Exeter Chiefs wing Jack Nowell hints at move to France

Jack Nowell - Exeter Chiefs wing Jack Nowell hints at move to France - GETTY IMAGES
Jack Nowell - Exeter Chiefs wing Jack Nowell hints at move to France - GETTY IMAGES

Jack Nowell, the Exeter Chiefs wing, has cast doubt on his England and Gallagher Premiership future by considering a move to France at the end of the season.

Nowell, who was named in Eddie Jones' training squad that assembled in Richmond on Tuesday ahead of the autumn internationals, is out of contract with the Chiefs at the end of the 2022-23 campaign and refused to rule out a move abroad on Monday.

A number of French clubs remain interested in the 29-year-old, who has seen team-mate Sam Simmonds agree a move to Montpellier for next season. Simmonds will be available for World Cup selection next year but will become ineligible after the tournament – owing to the Rugby Football Union's policy of not selecting players based overseas – an approach that presumably will apply to any potential Nowell move.

“The only thing I can do is focus on this year and whatever comes, comes,” Nowell said. “We’ve got four big games this autumn and a massive Six Nations where we want to make up for last year.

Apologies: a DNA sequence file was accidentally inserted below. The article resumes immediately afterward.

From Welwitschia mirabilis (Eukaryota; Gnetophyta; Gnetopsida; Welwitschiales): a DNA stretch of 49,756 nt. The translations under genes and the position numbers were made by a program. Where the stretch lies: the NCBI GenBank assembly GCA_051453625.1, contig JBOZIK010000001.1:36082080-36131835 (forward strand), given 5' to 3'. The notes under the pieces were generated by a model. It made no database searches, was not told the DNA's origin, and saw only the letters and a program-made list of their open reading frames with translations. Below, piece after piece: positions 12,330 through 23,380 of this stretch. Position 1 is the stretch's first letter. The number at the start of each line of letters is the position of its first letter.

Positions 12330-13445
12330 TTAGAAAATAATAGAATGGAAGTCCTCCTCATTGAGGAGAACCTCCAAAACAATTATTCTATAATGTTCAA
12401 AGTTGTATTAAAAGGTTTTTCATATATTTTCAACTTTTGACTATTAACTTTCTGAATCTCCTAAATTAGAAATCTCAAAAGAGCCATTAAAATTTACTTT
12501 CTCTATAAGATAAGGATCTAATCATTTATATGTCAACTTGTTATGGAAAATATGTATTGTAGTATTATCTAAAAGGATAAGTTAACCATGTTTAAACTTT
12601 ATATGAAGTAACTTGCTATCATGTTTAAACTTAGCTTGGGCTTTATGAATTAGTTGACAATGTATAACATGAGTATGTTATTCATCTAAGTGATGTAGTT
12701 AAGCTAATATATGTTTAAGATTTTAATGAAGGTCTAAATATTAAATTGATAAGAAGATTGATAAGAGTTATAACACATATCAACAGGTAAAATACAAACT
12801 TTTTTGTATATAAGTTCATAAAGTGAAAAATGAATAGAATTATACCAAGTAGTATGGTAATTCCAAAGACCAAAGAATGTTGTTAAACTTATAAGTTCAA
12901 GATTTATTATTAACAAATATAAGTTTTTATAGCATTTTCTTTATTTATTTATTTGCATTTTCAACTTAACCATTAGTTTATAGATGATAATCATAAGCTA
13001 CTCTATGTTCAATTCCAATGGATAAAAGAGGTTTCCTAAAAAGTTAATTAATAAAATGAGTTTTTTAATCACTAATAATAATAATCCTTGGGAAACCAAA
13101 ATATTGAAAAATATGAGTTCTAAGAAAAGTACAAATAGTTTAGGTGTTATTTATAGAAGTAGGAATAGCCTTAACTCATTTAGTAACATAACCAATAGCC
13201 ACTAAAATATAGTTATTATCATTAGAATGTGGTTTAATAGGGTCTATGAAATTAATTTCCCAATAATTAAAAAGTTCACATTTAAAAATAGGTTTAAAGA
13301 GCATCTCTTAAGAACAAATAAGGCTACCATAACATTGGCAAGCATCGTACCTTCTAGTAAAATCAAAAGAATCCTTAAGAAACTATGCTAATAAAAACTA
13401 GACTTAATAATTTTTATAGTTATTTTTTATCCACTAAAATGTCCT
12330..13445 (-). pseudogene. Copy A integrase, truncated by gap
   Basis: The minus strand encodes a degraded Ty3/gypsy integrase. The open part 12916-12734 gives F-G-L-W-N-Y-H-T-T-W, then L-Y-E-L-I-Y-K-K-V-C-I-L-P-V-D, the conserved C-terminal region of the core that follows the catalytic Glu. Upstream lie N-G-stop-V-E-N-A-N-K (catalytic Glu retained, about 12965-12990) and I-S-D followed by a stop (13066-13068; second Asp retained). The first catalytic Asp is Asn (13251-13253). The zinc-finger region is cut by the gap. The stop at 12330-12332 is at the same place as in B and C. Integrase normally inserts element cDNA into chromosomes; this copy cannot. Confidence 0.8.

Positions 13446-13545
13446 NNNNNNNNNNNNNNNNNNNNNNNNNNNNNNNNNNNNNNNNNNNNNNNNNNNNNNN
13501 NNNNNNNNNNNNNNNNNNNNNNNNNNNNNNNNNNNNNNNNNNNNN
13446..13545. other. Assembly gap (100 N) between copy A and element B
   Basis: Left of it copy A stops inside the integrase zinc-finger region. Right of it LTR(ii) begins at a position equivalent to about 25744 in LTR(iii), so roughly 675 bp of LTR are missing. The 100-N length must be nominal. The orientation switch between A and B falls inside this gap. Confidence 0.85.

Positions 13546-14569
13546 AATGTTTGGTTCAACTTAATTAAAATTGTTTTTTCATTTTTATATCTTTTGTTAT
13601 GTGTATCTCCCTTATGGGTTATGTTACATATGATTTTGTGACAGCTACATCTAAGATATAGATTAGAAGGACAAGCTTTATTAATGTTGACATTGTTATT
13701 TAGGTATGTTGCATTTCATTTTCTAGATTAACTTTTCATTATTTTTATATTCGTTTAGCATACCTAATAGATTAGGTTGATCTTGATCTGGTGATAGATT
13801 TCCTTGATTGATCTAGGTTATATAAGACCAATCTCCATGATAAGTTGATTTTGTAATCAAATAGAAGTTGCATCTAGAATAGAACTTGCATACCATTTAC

“I’ve made it obvious before that one day [a move to France is] something I would like to do obviously if my body allows me. Whether it’s next year or the year after I’m not too sure yet but I’m in a position where I’ve always been in contract with the club and this is the first year where I’ve found myself not in contract next year. For me there is a lot to play for and a lot still to go.”

Last week, Exeter director of rugby Rob Baxter admitted he “could not guarantee” that more internationals would not leave Sandy Park before the end of the season, as Premiership clubs contend with the desire to keep hold of their stars alongside the lower £5 million salary cap.

“If someone turns around and identifies one of our other players and it's another French club, it's going to be difficult to match it,” Baxter said.

“An outcome of us winning the Champions Cup and winning some trophies is that the players you've got here can become individual targets. We can't collectively make all our players the highest-paid players in their position in the Premiership, you can't do that.

“There is another argument we could sit here and say, which is if England paid them more per game. That would cause some debate in itself because obviously England players are pretty well paid compared to some other nations, but that's another way of bridging the gap.

“What a player does is they add up the whole package. What's happening now, the disparity between the cap, even with international match fees on top, is still pretty big.”